Gallbladder Attack | Gallbladder Removal Side Effects
Gallbladder Attacks may still occur after gallbladder surgery. Gallbladder removal surgery or, cholecystectomy, is not without side effects such as bloating, diarrhea, gas, heartburn and constipation. Pain can sometimes persist after gallbladder removal and gallstones can, unfortunately, still form in the liver bile ducts.
When food has been through the first stage of digestion in the stomach, the role of the gallbladder and the bile which it stores becomes important. A water-regulating hormone called secretin, stimulates the common biliary duct to add water and bicarbonate to the bile and increase the volume of it, depending on the acid level it detects in the food. Another hormone called cholecystokinin or, CCK, is secreted by cells in the duodenum and responds to the presence of fats. Its reaction is responsive to increased fat and it will send corresponding signals through the nervous system to the pancreas and gallbladder, triggering the release of fat- emulsifying bile and enzymes for efficient digestion.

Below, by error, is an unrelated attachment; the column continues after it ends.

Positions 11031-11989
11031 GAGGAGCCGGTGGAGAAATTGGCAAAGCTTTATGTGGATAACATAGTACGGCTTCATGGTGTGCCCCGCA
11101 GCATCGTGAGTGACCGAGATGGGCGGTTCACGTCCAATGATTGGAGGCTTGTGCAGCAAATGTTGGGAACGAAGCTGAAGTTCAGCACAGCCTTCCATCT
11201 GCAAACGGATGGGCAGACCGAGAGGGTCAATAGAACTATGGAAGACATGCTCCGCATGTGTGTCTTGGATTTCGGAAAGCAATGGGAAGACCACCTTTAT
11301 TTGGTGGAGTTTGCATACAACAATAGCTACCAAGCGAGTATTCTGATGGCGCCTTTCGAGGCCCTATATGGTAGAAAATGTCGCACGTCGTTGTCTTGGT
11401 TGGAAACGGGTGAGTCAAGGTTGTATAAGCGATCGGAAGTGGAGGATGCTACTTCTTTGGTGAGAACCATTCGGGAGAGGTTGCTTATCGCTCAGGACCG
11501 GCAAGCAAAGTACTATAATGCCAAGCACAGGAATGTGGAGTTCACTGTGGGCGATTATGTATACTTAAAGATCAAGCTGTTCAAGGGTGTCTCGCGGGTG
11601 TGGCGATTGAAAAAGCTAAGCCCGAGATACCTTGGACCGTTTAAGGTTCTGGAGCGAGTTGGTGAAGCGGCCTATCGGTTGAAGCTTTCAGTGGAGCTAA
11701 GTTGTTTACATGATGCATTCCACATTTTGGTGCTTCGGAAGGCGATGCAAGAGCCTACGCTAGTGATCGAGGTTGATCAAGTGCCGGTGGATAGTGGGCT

We can certainly live without a gallbladder and we can continue digesting food relatively well. Bile will still be manufactured in the liver and be released continually into the small intestine. It will no longer be concentrated however, nor will its various components be fine-tuned to specific digestive needs. The dumping of bile which flows unregulated may cause diarrhea and difficulty digesting foods with high fat content. A more common side effect after gallbladder removal is a decrease in the secretion of bile. When the liver produces thick, sluggish bile, painful symptoms and bile stones can occur in the liver bile ducts themselves eventually leading to a gallbladder attack.
Having cholelithiasis or gallbladder stones may mean considering dietary changes and non-invasive treatments first, before considering surgical removal. Cleaning up the diet with the aid of a nutritionist or dietary expert may help you to restore regular function and flow of the gallbladder and bile to reduce or eliminate stones. Bile salts or choline supplements may help your body to digest fats more efficiently. Certain medications and ultrasound treatments can break up stones however they are more likely to return when they have developed once.
After recovery, many people reman asymptomatic however it is possible to develop stones and have them lodge in a bile duct even years later and still experience gallbladder attacks. Gallbladder removal does not always address the source of a dietary/digestive problem which has caused gallstones. Various underlying problems, aside from diet, biliary duct issues, and including a malfunctioning thyroid, may cause ongoing issues if not investigated and treated.